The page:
|Studio album by Rush|
|Released||14 May 2002|
|Recorded||January 9 - November 2001 Reaction Studios, Toronto|
|Producer||Rush and Paul Northfield|
|The Austin Chronicle|||
Vapor Trails is the seventeenth studio album by the Canadian rock band Rush, produced by Paul Northfield and released in May 2002. The release of Vapor Trails marked the first studio album for the band in six years, (since Test for Echo in 1996) because of personal tragedies that befell drummer Neil Peart in the late 1990s. According to the band, the entire developmental process for Vapor Trails was extremely taxing and took approximately 14 months to finish, by far the longest the band had ever spent writing and recording a studio album. Despite controversy surrounding its production and sound quality, the album debuted to moderate praise and was supported by the band's first tour in six years, including first-ever concerts in Mexico City and Brazil, where they played to some of the largest crowds of their career. The album was certified gold in Canada in August 2002.
The song "Ghost Rider" appeared on the album and was written by Peart as a tribute to his travels around North America after his tragic loss, while "One Little Victory" served as the first single in order to announce the band's return from hiatus.
Vapor Trails is the first album since Caress of Steel to not feature any keyboard or synthesizer music. Instead, it uses a more purified guitar tone, vocal, guitar and bass overdubs, and more personal lyrics.
Much of the recordings were from one-off jam sessions and many of the original takes from those sessions were used to construct the songs. Rush made extensive use of computers and music editing software to piece the jam session recordings into songs. Drummer Neil Peart remarked,
|“||Eventually Geddy began to sift through the vast number of jams they had created, finding a verse here, a chorus there, and piecing them together. Often a pattern had only ever been played once in passing, but through the use of computer tools it could be repeated or reworked into a part. Since all the writing, arranging, and recording was done on computer, a lot of time was spent staring at monitors, but most of the time technology was our friend, and helped us to combine spontaneity and craftwork. Talk was the necessary interface, of course, and once Geddy and Alex had agreed on basic structures, Geddy would go through the lyrics to see what might suit the music and "sing well," then come to me to discuss any improvements, additions, or deletions I could make from my end.||”|
The production of Vapor Trails has been criticized by critics and fans alike because of the album's "loud" sound quality. Albums such as this have been mastered so loud that additional digital distortion is generated during the production of the CD. The trend, known as the loudness war, has become very common on modern rock CDs.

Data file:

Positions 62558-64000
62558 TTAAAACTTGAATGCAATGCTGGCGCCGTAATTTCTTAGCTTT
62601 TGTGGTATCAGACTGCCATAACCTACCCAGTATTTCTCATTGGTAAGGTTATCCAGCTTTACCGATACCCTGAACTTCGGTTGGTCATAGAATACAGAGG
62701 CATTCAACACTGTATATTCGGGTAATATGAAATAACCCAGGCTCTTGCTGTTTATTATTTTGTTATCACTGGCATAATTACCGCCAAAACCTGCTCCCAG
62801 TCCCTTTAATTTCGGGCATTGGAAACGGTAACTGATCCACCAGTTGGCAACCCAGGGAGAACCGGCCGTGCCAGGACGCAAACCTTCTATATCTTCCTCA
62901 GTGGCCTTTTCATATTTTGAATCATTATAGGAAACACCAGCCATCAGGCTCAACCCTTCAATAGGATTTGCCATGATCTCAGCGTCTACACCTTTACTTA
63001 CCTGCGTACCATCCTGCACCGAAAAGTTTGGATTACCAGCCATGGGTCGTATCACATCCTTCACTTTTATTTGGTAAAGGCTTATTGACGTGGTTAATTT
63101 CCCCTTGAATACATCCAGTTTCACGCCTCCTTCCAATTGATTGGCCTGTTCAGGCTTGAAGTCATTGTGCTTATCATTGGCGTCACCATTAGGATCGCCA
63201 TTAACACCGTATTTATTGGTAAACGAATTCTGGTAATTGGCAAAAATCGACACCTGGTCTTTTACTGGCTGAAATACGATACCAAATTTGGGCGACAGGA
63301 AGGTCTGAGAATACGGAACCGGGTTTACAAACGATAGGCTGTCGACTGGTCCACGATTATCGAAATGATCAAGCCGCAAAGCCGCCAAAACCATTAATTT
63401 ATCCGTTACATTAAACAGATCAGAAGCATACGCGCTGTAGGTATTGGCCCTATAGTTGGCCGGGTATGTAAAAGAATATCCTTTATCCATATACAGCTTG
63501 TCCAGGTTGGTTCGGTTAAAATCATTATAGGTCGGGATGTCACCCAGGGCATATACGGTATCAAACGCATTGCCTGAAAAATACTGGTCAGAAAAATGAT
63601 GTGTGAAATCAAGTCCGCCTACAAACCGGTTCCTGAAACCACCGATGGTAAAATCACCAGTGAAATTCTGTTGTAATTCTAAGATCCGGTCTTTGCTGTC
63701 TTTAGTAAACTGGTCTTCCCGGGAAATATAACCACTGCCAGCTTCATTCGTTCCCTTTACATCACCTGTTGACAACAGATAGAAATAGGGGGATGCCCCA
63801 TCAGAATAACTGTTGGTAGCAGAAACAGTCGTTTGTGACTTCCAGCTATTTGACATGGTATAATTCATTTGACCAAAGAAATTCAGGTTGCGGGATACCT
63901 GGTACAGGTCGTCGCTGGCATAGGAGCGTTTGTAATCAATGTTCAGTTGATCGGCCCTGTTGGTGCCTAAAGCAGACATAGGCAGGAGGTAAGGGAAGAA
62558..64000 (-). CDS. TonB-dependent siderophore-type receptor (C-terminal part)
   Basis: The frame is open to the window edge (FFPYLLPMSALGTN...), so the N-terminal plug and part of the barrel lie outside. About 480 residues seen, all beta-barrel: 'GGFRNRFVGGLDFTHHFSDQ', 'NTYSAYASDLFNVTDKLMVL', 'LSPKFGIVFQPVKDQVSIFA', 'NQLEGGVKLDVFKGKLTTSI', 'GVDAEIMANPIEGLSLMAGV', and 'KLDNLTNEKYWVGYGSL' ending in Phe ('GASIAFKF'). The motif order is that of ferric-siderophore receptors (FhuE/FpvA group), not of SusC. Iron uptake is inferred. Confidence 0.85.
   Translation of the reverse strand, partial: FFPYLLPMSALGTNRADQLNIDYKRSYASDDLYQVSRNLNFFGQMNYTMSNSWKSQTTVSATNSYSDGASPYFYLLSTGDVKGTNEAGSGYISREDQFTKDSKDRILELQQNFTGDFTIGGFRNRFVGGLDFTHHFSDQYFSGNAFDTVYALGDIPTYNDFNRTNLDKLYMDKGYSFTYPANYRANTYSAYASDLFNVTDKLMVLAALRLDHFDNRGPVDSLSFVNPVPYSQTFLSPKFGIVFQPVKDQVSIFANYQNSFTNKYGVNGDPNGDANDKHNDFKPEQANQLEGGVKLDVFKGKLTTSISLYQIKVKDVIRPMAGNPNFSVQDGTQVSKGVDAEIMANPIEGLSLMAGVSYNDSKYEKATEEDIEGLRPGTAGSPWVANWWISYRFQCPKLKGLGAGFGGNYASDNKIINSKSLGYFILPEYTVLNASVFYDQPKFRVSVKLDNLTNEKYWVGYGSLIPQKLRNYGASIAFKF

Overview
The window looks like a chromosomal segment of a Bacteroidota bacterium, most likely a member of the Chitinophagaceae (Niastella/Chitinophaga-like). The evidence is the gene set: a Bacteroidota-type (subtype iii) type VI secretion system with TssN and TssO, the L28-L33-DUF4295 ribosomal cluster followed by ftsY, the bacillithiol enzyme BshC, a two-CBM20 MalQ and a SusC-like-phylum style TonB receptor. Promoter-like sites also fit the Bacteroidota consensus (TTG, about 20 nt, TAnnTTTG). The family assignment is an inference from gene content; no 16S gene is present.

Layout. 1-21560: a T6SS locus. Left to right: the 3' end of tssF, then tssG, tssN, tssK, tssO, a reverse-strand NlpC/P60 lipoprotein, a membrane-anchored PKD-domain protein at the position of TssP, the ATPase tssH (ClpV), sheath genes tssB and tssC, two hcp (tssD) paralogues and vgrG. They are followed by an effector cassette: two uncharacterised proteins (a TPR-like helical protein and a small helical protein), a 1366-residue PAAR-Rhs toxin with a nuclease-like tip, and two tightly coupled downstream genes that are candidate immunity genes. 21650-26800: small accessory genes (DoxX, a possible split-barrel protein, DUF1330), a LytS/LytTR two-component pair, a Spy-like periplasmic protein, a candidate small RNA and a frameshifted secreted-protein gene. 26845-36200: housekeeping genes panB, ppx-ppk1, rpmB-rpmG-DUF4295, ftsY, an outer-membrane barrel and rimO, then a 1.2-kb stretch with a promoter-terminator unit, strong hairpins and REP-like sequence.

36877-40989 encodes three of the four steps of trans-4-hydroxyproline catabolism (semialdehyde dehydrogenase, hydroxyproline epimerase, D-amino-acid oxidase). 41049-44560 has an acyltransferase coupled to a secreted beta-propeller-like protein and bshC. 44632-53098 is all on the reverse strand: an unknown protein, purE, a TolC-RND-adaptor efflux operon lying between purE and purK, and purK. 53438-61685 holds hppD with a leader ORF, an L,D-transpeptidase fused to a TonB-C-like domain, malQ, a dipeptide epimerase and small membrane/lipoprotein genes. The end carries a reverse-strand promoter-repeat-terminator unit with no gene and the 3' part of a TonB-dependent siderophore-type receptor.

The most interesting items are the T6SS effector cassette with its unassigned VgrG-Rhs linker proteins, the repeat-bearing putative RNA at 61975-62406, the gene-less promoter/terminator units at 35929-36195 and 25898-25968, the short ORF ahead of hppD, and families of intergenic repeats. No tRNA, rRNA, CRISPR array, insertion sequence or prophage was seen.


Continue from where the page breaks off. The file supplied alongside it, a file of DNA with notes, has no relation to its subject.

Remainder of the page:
As told by Rip Rowan on the ProRec website, the damaged production is the result of overly compressed (clipped) audio levels during mastering, though Rush has admitted that there was digital distortion during recording, which also contributed to the damage. Remastering the album would not correct the damage from digital distortion that was introduced during recording, but it could correct the other, more destructive damage that is the result of overly compressing the audio during mastering.
On Retrospective 3, Richard Chycki, who recently worked with the band on the R30 and both the Snakes & Arrows album and live sets, remixed "One Little Victory", and "Earthshine". In an interview with Modern Guitars, Lifeson remarked that since the remixes were so good, there has been talk of doing an entire remix of the album. He also stated:
It was a contest, and it was mastered too high, and it crackles, and it spits, and it just crushes everything. All the dynamics get lost, especially anything that had an acoustic guitar in it.
"One Little Victory" from Vapor Trails.
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Track listing 
|1.||"One Little Victory"||5:08|
|5.||"The Stars Look Down"||4:28|
|6.||"How It Is"||4:05|
|12.||"Freeze (Part IV of 'Fear')"||6:21|
|13.||"Out Of The Cradle"||5:03|
- Geddy Lee - bass guitar, vocals
- Alex Lifeson - electric and acoustic guitars, mandola
- Neil Peart - drums, percussion
Chart positions 
Billboard Music Charts (North America)
|2002||The Billboard 200||6|
|Top Internet Albums||29|
|Top Canadian Albums||3|
|"One Little Victory"
- "Critic Reviews for Vapor Trails". Metacritic. Retrieved 2012-03-23.
- Prato, Greg (2002-05-14). "Vapor Trails - Rush". Allmusic. Retrieved 2011-08-13.
- Hernandez, Raoul (2002-08-16). "Rush: Vapor Trails". The Austin Chronicle. Retrieved 2011-08-13.
- "Rush: Vapor Trails". Billboard. May 18, 2002. Archived from the original on 2002-06-08. Retrieved 2013-02-23.
- Farber, Jim (2002-05-17). "Vapor Trails Review". Entertainment Weekly. Retrieved 2013-02-23.
- Moffat, Kael (2002-08-08). "Rush: Vapor Trails". PopMatters. Retrieved 2011-08-13.
- Richard Abowitz (2002-04-24). "Vapor Trails". Rolling Stone. Retrieved 2011-08-13.
- Vapor Trails news archive Power Windows website. Retrieved 16 March 2006.
- "Gold & Platinum Certification". Canadian Recording Industry Association. Retrieved 2009-08-20.
- Vapor Trails Tour Book:Power Windows Website. Retrieved 7 June 2008.
- "explained". Web.archive.org. 2003-12-08. Retrieved 2011-08-13.
- "Rush Blog - Rush is a Band Blog: Alex Lifeson Modern Guitars interview now online". Rushisaband.com. Retrieved 2010-03-17.
- "Blabbermouth.net-Engineer Comments On RUSH 'Vapor Trails' Remix - Feb. 4, 2011". Blabbermouth.net. 2/4/2011. Retrieved 2/9/2011.